You Will Be Slip Casting Ceramics With These 5 Easy Steps
By Cathy Niland | 10.9.19
It is near impossible to make identical ceramics by hand. But with plaster molds, ceramicists can make endless duplicates of their work. Slip casting is often used for production pottery or replicating highly detailed pieces, but that doesn’t mean it’s not for the novice potter or sculptor. Slip casting is a great way to get more familiar with the properties of clay and build on existing ceramic experience.
Follow our five easy steps on how to slip cast your own ceramic multiples—a technique you can try yourself in Making Multiples: Slip Casting Ceramics, coming up October 23!
What You’ll Need For Slip Casting Ceramics
- Thick rubber bands
- Plaster mold
- Pitcher (big enough to hold all slip needed to pour into mold)
- Bucket or vessel (to catch excess slip)
- Dowels or grate
Step 1: Prep your mold and slip
- Line up the two pieces of your mold and secure it using rubber bands. This will help prevent leaks.
- Turn the open reservoir upright and using your stirrer, thoroughly mix your slip until it is a creamy consistency.
- Pour slip into the pitcher. Make sure you have enough slip to fill your mold in one pour.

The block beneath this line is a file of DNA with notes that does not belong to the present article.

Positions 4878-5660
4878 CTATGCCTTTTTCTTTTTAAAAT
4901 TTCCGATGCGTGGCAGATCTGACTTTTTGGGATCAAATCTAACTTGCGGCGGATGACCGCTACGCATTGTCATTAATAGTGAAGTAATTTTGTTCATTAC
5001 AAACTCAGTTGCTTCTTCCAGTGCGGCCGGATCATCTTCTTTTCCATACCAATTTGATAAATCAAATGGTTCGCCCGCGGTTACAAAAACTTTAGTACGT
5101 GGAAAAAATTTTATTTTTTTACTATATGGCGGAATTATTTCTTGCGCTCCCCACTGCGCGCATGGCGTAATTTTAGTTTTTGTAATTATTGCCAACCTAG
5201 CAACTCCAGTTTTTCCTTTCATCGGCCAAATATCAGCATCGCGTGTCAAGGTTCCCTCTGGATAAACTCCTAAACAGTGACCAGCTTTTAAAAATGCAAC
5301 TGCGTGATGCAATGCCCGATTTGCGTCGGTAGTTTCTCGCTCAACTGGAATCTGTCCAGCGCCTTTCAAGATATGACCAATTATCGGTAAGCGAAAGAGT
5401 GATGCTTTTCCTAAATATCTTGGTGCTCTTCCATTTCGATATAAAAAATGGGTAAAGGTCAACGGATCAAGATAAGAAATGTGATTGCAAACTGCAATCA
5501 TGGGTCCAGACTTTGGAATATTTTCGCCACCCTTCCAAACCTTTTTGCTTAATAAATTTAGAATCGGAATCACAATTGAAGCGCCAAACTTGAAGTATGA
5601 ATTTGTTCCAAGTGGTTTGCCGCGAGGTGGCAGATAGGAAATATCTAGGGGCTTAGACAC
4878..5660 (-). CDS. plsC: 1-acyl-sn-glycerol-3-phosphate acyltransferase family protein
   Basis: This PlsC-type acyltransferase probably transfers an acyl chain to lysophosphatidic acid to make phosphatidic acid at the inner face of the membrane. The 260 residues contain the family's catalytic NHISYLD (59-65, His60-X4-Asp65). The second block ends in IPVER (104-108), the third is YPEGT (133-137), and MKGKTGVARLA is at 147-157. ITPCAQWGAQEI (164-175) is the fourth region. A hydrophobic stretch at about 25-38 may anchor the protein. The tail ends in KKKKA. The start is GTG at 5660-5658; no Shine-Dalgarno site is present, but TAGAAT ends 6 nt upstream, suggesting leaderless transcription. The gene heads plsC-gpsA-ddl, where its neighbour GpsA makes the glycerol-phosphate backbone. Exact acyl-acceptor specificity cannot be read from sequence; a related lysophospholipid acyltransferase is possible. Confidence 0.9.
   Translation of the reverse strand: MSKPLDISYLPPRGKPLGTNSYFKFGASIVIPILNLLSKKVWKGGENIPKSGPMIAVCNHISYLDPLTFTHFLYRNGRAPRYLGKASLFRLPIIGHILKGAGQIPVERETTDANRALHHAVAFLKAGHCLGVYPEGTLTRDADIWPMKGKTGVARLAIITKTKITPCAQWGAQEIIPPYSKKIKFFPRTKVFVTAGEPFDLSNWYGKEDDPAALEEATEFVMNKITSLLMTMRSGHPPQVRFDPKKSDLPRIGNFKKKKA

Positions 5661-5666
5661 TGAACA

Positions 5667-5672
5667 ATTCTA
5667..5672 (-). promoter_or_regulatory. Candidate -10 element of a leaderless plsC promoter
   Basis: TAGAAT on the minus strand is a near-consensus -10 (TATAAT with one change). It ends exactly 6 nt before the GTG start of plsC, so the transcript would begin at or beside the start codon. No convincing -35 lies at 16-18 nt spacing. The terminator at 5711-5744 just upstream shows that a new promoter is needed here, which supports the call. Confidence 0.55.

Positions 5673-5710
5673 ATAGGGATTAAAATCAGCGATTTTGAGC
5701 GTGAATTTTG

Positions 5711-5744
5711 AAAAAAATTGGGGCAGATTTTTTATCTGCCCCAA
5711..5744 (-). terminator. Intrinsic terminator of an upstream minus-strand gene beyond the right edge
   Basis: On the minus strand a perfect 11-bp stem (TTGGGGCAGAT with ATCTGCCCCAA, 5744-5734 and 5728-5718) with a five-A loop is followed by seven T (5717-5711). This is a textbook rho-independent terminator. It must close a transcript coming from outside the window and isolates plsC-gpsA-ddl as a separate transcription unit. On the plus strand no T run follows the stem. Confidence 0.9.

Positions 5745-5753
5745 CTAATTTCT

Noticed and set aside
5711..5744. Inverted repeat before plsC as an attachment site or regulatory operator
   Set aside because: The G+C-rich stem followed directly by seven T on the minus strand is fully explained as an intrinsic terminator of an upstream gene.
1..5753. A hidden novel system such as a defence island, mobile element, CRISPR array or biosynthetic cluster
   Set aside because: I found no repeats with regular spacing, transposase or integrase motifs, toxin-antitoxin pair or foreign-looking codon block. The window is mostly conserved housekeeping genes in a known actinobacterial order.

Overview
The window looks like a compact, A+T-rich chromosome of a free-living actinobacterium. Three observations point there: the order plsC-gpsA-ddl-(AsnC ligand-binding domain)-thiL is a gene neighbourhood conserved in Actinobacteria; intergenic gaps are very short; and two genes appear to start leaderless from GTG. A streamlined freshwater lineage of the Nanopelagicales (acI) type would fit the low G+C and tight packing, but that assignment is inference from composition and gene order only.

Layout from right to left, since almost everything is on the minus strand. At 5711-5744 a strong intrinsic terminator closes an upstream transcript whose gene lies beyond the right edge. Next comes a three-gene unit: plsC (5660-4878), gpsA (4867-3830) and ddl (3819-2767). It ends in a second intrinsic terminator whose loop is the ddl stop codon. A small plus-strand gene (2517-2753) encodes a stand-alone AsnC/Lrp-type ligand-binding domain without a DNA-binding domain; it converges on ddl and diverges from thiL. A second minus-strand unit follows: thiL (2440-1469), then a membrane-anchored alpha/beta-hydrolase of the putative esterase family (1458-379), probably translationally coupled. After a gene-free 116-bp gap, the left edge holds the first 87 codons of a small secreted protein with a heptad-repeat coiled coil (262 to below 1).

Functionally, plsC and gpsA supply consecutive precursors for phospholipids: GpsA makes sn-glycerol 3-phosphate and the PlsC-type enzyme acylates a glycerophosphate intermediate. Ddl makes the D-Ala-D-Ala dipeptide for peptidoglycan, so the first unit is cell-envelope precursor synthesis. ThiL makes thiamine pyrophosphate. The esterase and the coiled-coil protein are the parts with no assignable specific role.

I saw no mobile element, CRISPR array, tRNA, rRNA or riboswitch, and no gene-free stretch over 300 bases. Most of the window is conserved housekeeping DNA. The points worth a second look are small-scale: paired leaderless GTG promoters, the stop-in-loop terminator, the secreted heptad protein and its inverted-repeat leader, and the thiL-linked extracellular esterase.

Step 2: Fill your mold with slip
- Slowly pour your slip into the opening of your mold until it reaches the top.
- Wait for 15-25 minutes to let your slip thicken.
- Pro-tip: The longer you wait, the thicker the walls of your piece will be. Not enough time and your walls will be too thin. Wait too long and your walls will be so thick they take a long time to dry.
- As the clay hardens, you will notice the slip sink into the mold. Continue to top it off with slip to ensure your design is fully formed.
- Pro-tip: If you are making multiple pieces in a row using the same mold, each casting will take longer to dry as the plaster mold becomes more saturated with slip. Be patient!
Step 3: Remove excess slip
- After 15-25 minutes, turn your mold over onto your rack or dowels and pour excess slip out into your bucket.
- Pro tip: Resist the temptation to turn your mold back over and look inside! This could send drips running back into your cast, creating uneven layers impacting dry time.
- Let your mold rest on the rack for another 20-40 minutes, depending on the thickness of the walls. This will allow your casting to become leather-hard.
- Check inside for a matte finish and/or gently touch the inside of your mold to check the wetness. Slip that has hardened enough will not have a sticky consistency. You might also see the casting pulling away from the wall of the mold just a little, indicating it is dry.
Step 4: Release your casting from the mold
- Once your casting is dry, remove the rubber bands and turn your mold on its side.
- Gently lift the top half of your mold off your casting. If the casting is dry enough it should come off with ease.
- Remove the casting from the mold. If there are small detailed elements that are a little stuck, you can loosen them using a pin or knife tool.
Step 5: Finish your piece!
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